The 2002 Brown Center Report on American Education, "How Well Are
American Students Learning?," sponsored by the Brookings Institution,
is organized into three separate sections. Here are some highlights
Reading and Math
The percentage of states that reported annual gains in
reading from 1999 to 2001 declined each year in grades 4, 5,
and 10. A few more states reported gains for 2001 in the 8th
grade than in 2000, however.
Since 1990, U.S. students have registered test-score gains
in several math areas, especially problem-solving, geometry,
and data analysis. But computation skills have been flat at
best, and there is some evidence that they have declined.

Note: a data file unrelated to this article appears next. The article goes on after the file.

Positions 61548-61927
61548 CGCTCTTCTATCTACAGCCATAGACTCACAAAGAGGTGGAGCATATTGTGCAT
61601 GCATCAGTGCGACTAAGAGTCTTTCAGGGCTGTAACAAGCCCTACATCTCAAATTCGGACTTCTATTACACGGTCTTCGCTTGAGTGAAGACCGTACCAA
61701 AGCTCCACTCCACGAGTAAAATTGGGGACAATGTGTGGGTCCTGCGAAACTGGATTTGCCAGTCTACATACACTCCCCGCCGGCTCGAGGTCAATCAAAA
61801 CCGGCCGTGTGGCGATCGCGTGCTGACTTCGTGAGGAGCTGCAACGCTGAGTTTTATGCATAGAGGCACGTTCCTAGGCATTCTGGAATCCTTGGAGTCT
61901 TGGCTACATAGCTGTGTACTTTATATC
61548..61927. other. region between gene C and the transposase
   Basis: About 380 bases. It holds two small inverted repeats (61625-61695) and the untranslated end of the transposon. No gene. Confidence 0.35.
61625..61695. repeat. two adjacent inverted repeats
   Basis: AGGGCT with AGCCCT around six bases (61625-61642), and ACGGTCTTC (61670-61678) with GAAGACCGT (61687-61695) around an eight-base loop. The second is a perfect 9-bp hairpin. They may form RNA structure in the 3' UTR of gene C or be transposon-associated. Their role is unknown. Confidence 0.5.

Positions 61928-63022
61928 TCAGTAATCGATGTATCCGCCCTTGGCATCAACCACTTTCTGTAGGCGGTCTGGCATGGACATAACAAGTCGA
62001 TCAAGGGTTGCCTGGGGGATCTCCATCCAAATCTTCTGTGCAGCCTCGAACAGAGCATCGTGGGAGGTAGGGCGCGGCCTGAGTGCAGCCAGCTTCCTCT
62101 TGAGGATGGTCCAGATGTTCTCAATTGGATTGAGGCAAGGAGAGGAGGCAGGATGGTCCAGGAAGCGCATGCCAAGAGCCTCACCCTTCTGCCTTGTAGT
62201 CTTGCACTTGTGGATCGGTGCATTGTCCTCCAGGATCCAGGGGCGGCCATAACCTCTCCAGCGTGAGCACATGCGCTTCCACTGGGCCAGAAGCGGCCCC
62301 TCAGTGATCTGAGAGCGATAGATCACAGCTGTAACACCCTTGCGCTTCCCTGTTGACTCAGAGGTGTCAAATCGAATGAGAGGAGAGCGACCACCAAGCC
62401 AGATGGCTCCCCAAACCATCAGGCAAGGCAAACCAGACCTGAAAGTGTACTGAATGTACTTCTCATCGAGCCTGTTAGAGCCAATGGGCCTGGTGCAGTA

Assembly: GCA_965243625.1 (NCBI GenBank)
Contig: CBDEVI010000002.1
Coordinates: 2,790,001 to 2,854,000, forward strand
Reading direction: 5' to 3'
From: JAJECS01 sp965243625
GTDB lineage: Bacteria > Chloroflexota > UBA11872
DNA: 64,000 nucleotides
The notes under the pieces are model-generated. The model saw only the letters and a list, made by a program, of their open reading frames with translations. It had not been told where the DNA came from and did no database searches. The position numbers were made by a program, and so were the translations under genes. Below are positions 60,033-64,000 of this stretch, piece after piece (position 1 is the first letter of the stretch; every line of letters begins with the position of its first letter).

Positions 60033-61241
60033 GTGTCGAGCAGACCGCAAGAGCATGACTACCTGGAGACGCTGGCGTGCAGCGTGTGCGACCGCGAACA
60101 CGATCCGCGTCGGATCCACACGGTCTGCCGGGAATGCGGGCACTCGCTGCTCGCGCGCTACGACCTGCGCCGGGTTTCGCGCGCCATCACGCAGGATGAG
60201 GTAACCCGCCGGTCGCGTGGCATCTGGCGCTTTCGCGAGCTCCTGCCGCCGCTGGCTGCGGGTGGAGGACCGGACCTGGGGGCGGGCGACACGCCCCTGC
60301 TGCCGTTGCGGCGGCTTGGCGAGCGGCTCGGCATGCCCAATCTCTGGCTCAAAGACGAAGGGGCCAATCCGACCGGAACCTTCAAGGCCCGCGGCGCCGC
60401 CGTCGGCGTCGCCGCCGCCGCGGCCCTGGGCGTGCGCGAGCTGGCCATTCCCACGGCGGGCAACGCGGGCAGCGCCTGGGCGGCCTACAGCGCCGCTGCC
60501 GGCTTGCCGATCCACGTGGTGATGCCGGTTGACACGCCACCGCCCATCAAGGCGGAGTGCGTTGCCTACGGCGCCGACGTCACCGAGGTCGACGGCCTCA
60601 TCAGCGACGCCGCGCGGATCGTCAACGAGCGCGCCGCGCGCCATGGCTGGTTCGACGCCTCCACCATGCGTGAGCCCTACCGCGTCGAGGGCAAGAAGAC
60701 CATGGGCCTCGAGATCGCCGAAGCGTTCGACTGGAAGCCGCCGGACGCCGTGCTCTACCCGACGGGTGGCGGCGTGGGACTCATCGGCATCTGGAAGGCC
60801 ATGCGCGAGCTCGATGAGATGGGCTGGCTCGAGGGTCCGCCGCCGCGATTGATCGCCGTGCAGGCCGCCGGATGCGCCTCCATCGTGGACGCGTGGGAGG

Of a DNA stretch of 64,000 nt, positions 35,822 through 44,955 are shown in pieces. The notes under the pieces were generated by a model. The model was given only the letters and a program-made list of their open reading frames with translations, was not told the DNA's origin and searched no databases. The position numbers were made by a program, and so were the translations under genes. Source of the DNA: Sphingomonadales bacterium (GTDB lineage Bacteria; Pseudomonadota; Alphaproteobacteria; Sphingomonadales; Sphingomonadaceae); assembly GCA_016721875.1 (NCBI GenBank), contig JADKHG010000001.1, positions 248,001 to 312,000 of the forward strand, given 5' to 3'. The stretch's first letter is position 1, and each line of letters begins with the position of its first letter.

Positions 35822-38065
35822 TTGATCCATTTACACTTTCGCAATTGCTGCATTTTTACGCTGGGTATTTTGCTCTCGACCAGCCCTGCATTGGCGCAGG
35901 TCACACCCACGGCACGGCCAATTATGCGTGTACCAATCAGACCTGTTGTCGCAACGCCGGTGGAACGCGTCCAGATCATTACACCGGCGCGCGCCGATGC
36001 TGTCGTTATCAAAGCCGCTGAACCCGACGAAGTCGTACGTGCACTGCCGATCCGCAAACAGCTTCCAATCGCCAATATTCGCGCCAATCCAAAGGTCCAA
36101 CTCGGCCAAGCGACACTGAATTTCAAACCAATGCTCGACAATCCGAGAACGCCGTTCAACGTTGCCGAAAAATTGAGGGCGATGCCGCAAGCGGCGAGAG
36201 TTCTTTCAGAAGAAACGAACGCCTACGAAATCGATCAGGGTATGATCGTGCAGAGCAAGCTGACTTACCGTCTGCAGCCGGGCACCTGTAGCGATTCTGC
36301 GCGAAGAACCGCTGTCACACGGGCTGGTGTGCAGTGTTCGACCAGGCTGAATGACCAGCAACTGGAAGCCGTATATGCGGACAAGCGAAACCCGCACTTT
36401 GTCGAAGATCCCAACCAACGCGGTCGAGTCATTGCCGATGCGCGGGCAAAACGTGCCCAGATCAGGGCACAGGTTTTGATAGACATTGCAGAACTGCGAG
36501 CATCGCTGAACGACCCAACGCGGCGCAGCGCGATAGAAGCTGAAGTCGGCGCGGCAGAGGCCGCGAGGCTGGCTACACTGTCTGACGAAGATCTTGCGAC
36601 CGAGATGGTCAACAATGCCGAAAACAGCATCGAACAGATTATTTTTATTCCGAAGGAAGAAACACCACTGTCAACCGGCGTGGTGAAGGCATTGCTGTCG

In grades 4, 5, 8, and 10, fewer states reported gains in
math scores in 2001 than in 2000.
Culture and Athletics
American students encounter two distractions in high school
that other nations minimize: part-time work and sports. A
survey of 562 U.S. and international students who participated
in foreign exchange programs found that more than one- third of
U.S. students work in jobs at least five hours a week, compared
with only 9 percent of their counterparts in other
Academically high-achieving athletic powerhouses are
located in relatively wealthy neighborhoods and serve
predominantly white, non-Hispanic populations.
Urban schools that are deemed athletic powerhouses score no
better or worse than schools that are not powerhouses and serve
Though more research is needed, the authors say, the
charter schools studied for the report scored significantly
below regular public schools on achievement tests.
Urban charter schools exhibit higher achievement than
suburban or rural charters.
Larger charters scored higher than smaller charters;
Charters already existing in 1999 scored higher than
charters opening their doors for the first time that year.